Part of the ‘Making Sense’ series from Emerson Climate Technologies
June 29, 2015
Emerson Climate Technologies Inc. will host a webinar, “Seven Keys to Servicing CO2 Systems,” to explore the many operating implications of a CO2 (R-744)-based refrigeration system. The complimentary webinar will be held Tuesday, July 14, from 2 to 3 p.m. EDT.
This case study documents one year of operating experience with a transcritical carbon dioxide (TC CO2) booster refrigeration system at Delhaize America’s Hannaford supermarket location in Turner, Maine. This store, which began operation in June 2013, is the first supermarket installation in the U.S. of a TC CO2 booster refrigeration system.
Everyone talks about what it initially costs a supermarket to switch to a 100 percent CO2 commercial refrigeration system. But start thinking about the costs that come next — on everything from electricity to regulatory compliance — and the return on investment on CO2 begins to make a great deal of sense.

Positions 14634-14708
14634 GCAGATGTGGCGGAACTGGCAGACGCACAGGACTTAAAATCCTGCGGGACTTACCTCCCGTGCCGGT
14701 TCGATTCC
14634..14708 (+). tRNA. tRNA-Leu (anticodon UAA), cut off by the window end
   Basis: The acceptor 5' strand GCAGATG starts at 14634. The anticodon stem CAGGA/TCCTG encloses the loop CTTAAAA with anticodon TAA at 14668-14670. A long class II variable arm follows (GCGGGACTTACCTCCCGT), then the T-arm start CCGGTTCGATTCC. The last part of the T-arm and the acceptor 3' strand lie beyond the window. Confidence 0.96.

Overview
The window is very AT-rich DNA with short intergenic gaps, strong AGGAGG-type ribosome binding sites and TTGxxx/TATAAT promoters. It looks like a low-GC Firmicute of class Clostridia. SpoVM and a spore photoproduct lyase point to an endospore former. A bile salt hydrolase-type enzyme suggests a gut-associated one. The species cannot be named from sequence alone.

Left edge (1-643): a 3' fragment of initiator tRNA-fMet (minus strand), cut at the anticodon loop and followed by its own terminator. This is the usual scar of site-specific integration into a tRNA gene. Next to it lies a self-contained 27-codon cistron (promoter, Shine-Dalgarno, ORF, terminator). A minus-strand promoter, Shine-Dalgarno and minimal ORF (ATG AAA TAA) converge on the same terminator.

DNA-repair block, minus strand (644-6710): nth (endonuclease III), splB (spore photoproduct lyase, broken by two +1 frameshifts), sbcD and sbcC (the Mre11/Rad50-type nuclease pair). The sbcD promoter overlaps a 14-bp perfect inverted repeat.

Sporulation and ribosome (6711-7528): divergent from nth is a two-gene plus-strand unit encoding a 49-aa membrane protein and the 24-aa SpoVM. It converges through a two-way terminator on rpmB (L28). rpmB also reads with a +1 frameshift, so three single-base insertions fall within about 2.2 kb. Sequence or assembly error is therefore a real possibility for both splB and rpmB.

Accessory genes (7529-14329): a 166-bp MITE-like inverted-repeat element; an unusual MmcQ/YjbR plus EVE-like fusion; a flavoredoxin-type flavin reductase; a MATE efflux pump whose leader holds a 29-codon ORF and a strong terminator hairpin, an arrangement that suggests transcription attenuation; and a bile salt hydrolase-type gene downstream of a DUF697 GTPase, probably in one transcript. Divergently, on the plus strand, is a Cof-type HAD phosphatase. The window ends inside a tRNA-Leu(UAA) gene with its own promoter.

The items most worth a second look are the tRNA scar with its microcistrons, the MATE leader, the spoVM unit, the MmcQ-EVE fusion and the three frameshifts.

So, supermarket owners want refrigeration systems that are energy efficient to hold down costs and pro-environmental for political correctness. But for engineers, contractors, and technicians that approach may not be all that easy, whether bringing a new store online or retrofitting an existing one.
Supermarket owners want refrigeration systems that are energy efficient to hold down costs and pro-environmental to portray political correctness. But, for engineers, contractors, and technicians, that approach may not be that easy when opening a new store or retrofitting an existing location.
Designed for Engineers Seeking a New Perspective but Also for Non-Technical Experts
February 6, 2015
The International Institute of Refrigeration (IIR) announced the first edition of the IIR guide “CO2 as a Refrigerant,” written by Dr. A.B. Pearson, an expert in the field of CO2 application. The organization said the guide highlights the use of CO2 in various sectors.
As 2015 begins, the end of new and imported HCFCs is in sight and phasedown and limits on certain HFCs seem more and more likely. So to continue to meet refrigeration needs, f-gas proponents turn to low global warming potential (GWP) HFCs and HFOs, while advocates of natural refrigerants continue to build their case.